Why we need a new debate on flexibility

I’ve previously written about how, whatever comes from the pandemic, we will still need to physically come together at work. It is a myth that this is the end of the office and those that follow that line will, in my opinion, soon come to regret it. The other oft heralded statement at the moment is that this is a new dawn for flexibility at work. And whilst I hope it is, it means honestly addressing the inflexible flexibility that has been our model to date.

Our existing model of flexible working is no longer fit for purpose. In many ways, it introduces into work further structured inflexibility that, I’d go as far to say, could be one of the driving factors behind poor productivity. In embracing this, “new dawn” we need to be honest and open in the discussion and lose the emotion that is often raised in critiquing these existing structures.

I wouldn’t mind betting that in most organisations, if you ran the analysis of part time workers, the majority would not be at work on a Friday. As a long time commuter, I’d also add that the volume of (pre-pandemic) workers that “worked from home” also increased on a Friday. Not only is this statistically improbably, it is also unproductive, economically damaging and socially and organisationally inequitable. It isn’t flexibility in any true shape or form.

There is a decent argument to be had for a four day working week. That’s a good way of structuring and organising flexibility within both organisations and nations, but it is planned, thought through and evenly applied to all. But the reality is that the more likely model, at least in the UK, is going to be driven by reduced capacity in buildings through social distancing as well as the social appetite to maintain some of the practices that have been learnt over the last four months.

If we are truly to have a brave conversation about flexibility at work, that probably means throwing out the existing legislation that has led to our weirdly inflexible current situation. It means looking at the working week being seven days rather than five for more than just frontline and operational workers, it means looking at annualised hours, minimum hours contracts, it means dusting off the actually quite brilliant (but much maligned) Taylor report and starting to have a more progressive conversation about solutions that work for both organisations and individuals.

By definition, the presenteeism culture that has pervaded in many workplaces will be rightly challenged, but in using the workspaces for the work that really needs us to come together, so will the inflexible contractual arrangements that so many organisations have introduced in order to try and do the right thing by their workforces. We need to lose our previous grounding in legislative rights and protection and imagine a new world, with new normals and new possibilities.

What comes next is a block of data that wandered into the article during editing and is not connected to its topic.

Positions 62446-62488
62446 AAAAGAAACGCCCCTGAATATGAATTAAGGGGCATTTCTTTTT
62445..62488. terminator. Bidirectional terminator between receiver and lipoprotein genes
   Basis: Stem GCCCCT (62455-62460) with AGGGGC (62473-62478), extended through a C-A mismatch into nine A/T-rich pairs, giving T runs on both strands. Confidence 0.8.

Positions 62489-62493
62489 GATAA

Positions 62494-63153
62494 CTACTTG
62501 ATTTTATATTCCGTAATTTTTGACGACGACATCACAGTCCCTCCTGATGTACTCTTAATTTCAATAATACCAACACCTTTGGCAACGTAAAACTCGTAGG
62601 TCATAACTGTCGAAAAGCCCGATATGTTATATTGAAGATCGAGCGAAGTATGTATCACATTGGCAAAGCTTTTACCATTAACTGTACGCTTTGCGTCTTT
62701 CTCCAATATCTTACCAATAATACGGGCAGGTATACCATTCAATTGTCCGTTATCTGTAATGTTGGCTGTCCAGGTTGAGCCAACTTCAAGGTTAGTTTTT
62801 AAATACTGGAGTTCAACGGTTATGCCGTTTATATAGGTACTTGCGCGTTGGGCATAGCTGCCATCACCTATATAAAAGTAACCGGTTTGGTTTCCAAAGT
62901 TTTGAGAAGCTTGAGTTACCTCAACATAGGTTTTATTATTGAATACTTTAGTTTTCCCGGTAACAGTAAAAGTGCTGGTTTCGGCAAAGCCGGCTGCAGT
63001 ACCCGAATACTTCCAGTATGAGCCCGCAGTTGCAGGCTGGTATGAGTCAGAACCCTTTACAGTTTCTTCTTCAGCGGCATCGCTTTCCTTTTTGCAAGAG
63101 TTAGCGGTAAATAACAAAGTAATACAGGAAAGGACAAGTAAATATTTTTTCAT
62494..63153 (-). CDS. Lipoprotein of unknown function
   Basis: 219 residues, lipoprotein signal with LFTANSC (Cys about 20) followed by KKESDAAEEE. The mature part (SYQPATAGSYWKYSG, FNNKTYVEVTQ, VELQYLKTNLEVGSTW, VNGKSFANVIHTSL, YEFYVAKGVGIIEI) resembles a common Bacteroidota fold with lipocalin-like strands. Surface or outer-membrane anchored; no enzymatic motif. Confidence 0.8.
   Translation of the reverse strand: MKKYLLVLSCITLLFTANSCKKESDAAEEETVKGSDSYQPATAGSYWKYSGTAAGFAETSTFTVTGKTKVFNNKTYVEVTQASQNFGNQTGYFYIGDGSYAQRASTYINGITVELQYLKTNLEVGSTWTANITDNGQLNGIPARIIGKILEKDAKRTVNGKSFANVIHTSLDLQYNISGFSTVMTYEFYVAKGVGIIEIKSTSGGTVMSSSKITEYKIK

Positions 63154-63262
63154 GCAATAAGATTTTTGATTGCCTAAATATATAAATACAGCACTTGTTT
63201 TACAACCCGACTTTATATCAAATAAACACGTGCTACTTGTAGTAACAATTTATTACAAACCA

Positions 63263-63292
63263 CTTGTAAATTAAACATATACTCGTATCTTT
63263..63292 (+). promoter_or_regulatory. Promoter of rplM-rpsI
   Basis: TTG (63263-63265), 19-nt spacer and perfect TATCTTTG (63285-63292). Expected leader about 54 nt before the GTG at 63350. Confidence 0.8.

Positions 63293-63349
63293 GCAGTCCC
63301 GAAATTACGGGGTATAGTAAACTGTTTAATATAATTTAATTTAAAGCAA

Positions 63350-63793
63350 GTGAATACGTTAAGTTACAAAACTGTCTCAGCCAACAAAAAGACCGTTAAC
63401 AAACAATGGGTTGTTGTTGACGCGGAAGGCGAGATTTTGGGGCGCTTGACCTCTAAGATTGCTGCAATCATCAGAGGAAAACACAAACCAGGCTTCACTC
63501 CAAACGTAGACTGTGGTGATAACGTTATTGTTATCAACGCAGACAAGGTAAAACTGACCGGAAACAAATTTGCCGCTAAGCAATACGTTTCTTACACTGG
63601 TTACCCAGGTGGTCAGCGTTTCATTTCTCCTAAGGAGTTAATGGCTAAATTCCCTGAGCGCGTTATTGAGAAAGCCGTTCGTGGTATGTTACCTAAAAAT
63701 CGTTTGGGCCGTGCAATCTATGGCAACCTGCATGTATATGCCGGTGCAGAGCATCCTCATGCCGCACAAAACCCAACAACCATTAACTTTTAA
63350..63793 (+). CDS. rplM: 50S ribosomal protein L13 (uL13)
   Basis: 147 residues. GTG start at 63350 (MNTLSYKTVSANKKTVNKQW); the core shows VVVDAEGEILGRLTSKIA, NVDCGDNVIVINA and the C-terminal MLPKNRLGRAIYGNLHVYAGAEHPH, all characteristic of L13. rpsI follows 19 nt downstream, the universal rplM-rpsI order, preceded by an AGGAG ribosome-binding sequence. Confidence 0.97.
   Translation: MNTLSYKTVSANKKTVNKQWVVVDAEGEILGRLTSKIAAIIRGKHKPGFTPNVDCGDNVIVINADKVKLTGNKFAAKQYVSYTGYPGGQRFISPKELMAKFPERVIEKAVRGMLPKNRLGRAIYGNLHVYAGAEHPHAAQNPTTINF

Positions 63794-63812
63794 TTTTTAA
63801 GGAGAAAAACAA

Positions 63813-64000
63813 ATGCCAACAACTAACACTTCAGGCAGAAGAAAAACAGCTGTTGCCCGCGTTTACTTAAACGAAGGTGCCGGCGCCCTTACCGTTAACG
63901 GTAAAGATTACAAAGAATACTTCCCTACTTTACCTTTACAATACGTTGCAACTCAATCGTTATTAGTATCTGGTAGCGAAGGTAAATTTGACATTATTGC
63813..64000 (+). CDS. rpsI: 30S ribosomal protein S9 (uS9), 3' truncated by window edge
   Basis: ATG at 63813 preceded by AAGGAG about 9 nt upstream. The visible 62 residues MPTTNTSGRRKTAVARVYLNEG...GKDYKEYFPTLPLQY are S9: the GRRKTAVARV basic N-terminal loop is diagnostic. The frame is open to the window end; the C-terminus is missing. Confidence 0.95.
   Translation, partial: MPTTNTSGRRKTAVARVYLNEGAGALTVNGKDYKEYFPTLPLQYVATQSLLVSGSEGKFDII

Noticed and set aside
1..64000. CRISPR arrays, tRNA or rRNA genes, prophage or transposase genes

Simply put, our model of flexible working is neither flexible, nor is it working. It is time for something much, much better.

Will we remember to care?

Last week I was having a conversation with a member of my team. Reminiscing that when I started in HR as a Personnel Officer I used to know all the colleagues absent with long term sickness, what they were off with and when they were having any treatments. I’d diarise (paper version) to speak with them on a regular basis just to check in. I wouldn’t pass the test as strategic HR these days, but there was something utterly right about it nonetheless.

As we start to emerge from the current situation, we can reflect on what we’ve learnt in organisations about colleague’s lives, things that we probably didn’t know about and had left to line managers. My team have personally contacted by phone over 900 colleagues who registered that they either have, or live with someone with, a vulnerability – to agree a personal care plan. The process has been both humbling and reassuring. It goes without saying that has received universal gratitude from the colleagues receiving the call, but it has also been a moment of pride for the HR colleagues involved.

It might just be a “big organisation” thing, prone to the application of some sort of bastardisation of the much loathed Ulrich model (yes Dave, I know you were misunderstood), where employee wellbeing is pushed to line managers and shared service centres. But I do wonder whether we can learn something from this about what employees really want from their HR departments and teams?

My guess is that it isn’t another change or development to the appraisal process, a new recruitment methodology or a self service portal. More likely a group of people who know them, understand their needs and can support them through work, whatever challenge they’re facing. Let’s not forget the the very origins of HR we practice lies in workplace welfare teams.